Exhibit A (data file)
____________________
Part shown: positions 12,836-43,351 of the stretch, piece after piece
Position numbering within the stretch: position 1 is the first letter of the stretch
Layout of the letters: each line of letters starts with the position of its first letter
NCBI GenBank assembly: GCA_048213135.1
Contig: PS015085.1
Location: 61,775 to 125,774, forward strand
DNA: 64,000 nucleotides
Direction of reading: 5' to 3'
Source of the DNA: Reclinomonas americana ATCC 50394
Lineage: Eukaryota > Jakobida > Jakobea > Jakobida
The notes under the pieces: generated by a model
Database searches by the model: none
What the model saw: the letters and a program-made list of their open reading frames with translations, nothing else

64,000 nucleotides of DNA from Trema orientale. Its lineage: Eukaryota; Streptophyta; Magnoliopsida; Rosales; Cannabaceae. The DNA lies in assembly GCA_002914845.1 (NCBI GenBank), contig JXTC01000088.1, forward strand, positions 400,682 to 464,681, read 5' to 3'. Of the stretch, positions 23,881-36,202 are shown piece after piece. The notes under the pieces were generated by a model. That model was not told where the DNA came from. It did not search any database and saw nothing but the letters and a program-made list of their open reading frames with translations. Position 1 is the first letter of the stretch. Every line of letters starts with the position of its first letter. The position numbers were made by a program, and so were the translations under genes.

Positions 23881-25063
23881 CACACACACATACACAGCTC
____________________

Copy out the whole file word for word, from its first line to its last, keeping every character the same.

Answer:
Part shown: positions 12,836-43,351 of the stretch, piece after piece
Position numbering within the stretch: position 1 is the first letter of the stretch
Layout of the letters: each line of letters starts with the position of its first letter
NCBI GenBank assembly: GCA_048213135.1
Contig: PS015085.1
Location: 61,775 to 125,774, forward strand
DNA: 64,000 nucleotides
Direction of reading: 5' to 3'
Source of the DNA: Reclinomonas americana ATCC 50394
Lineage: Eukaryota > Jakobida > Jakobea > Jakobida
The notes under the pieces: generated by a model
Database searches by the model: none
What the model saw: the letters and a program-made list of their open reading frames with translations, nothing else

64,000 nucleotides of DNA from Trema orientale. Its lineage: Eukaryota; Streptophyta; Magnoliopsida; Rosales; Cannabaceae. The DNA lies in assembly GCA_002914845.1 (NCBI GenBank), contig JXTC01000088.1, forward strand, positions 400,682 to 464,681, read 5' to 3'. Of the stretch, positions 23,881-36,202 are shown piece after piece. The notes under the pieces were generated by a model. That model was not told where the DNA came from. It did not search any database and saw nothing but the letters and a program-made list of their open reading frames with translations. Position 1 is the first letter of the stretch. Every line of letters starts with the position of its first letter. The position numbers were made by a program, and so were the translations under genes.

Positions 23881-25063
23881 CACACACACATACACAGCTC